Bureaucratic Activism and Colombian Community Mothers: The Daily Construction of the Rule of Law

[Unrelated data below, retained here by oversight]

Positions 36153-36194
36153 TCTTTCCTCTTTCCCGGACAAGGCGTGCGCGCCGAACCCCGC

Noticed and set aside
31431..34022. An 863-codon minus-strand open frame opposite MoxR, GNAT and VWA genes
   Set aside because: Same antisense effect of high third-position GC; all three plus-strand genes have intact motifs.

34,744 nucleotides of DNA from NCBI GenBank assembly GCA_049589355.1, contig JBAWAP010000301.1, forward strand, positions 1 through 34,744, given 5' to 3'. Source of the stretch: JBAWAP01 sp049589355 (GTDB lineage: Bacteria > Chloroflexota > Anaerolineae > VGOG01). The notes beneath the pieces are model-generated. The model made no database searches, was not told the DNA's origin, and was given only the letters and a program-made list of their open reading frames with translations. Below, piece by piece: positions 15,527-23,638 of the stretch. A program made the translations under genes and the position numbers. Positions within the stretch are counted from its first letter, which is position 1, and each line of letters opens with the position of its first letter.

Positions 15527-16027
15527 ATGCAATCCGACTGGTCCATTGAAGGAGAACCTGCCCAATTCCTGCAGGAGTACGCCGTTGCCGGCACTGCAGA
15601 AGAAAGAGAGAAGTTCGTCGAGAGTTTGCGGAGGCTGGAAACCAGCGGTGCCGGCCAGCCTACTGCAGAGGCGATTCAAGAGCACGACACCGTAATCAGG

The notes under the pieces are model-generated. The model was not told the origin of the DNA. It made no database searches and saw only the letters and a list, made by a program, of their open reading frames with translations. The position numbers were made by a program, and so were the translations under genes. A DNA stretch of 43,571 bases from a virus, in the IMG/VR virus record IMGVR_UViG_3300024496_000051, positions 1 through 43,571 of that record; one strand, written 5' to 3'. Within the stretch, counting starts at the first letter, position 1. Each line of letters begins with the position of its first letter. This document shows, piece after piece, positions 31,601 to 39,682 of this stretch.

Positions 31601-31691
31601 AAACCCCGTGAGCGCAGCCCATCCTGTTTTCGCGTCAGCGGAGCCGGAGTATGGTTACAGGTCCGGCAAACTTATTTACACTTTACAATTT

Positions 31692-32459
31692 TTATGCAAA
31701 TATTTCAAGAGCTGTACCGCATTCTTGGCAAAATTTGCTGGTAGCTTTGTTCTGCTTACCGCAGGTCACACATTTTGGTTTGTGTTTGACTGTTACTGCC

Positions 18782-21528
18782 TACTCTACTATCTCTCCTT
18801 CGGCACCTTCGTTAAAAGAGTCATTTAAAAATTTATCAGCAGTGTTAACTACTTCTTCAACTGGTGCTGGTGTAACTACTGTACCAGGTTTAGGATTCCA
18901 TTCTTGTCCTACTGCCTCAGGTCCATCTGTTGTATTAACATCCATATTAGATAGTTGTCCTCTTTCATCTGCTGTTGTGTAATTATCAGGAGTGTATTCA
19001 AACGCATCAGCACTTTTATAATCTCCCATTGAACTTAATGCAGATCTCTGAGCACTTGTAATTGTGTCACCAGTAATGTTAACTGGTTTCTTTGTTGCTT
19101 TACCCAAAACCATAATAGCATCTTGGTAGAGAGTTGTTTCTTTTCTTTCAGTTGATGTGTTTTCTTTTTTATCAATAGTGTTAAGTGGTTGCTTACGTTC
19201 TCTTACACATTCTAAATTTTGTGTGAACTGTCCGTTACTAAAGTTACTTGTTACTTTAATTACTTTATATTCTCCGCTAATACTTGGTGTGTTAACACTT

Whereas mainstream literature affirms that the rule of law is an abstract concept that comes from democracy and liberal institutional systems, people in the local Global South do not experience this certainty. In some ways, the rule of law is a product of the daily life transactions and bargains of social actors. This article analyzes the case of community mothers as street-level bureaucrats who produce the rule of law in their local spaces, within an institutional or democratic mechanism. This case study of community mothers, developed between June 2012 and February 2013, shows how street-level bureaucrats use the rule of law as a tool of empowerment. Community mothers display an undocumented agency that develops a feminist agenda of helping fellow women, contrary to the government agenda that promotes childcare and the early childhood program policies. In this sense, the fieldwork undertaken portrays mothers and children as conflicting actors. Despite this, the social policy hides this conflict reproducing the normative image that ideologically links mothers with their children. The results of this research project reveal, therefore, that the local agents as the street level bureaucrats play an unexpected role in the power dynamics inherent to the rule of law.